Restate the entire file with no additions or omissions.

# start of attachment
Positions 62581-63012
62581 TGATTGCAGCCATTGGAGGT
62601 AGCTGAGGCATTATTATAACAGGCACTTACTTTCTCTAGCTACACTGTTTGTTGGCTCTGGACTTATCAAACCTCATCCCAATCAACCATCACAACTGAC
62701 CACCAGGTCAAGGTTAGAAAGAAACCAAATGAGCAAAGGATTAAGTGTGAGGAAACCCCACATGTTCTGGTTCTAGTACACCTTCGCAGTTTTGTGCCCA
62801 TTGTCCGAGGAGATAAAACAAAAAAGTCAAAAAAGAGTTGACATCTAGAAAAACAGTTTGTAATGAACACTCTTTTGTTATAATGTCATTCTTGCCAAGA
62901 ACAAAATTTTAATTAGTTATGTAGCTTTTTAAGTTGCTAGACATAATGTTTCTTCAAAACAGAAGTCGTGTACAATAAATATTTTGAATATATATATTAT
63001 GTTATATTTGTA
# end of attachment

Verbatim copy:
Positions 62581-63012
62581 TGATTGCAGCCATTGGAGGT
62601 AGCTGAGGCATTATTATAACAGGCACTTACTTTCTCTAGCTACACTGTTTGTTGGCTCTGGACTTATCAAACCTCATCCCAATCAACCATCACAACTGAC
62701 CACCAGGTCAAGGTTAGAAAGAAACCAAATGAGCAAAGGATTAAGTGTGAGGAAACCCCACATGTTCTGGTTCTAGTACACCTTCGCAGTTTTGTGCCCA
62801 TTGTCCGAGGAGATAAAACAAAAAAGTCAAAAAAGAGTTGACATCTAGAAAAACAGTTTGTAATGAACACTCTTTTGTTATAATGTCATTCTTGCCAAGA
62901 ACAAAATTTTAATTAGTTATGTAGCTTTTTAAGTTGCTAGACATAATGTTTCTTCAAAACAGAAGTCGTGTACAATAAATATTTTGAATATATATATTAT
63001 GTTATATTTGTA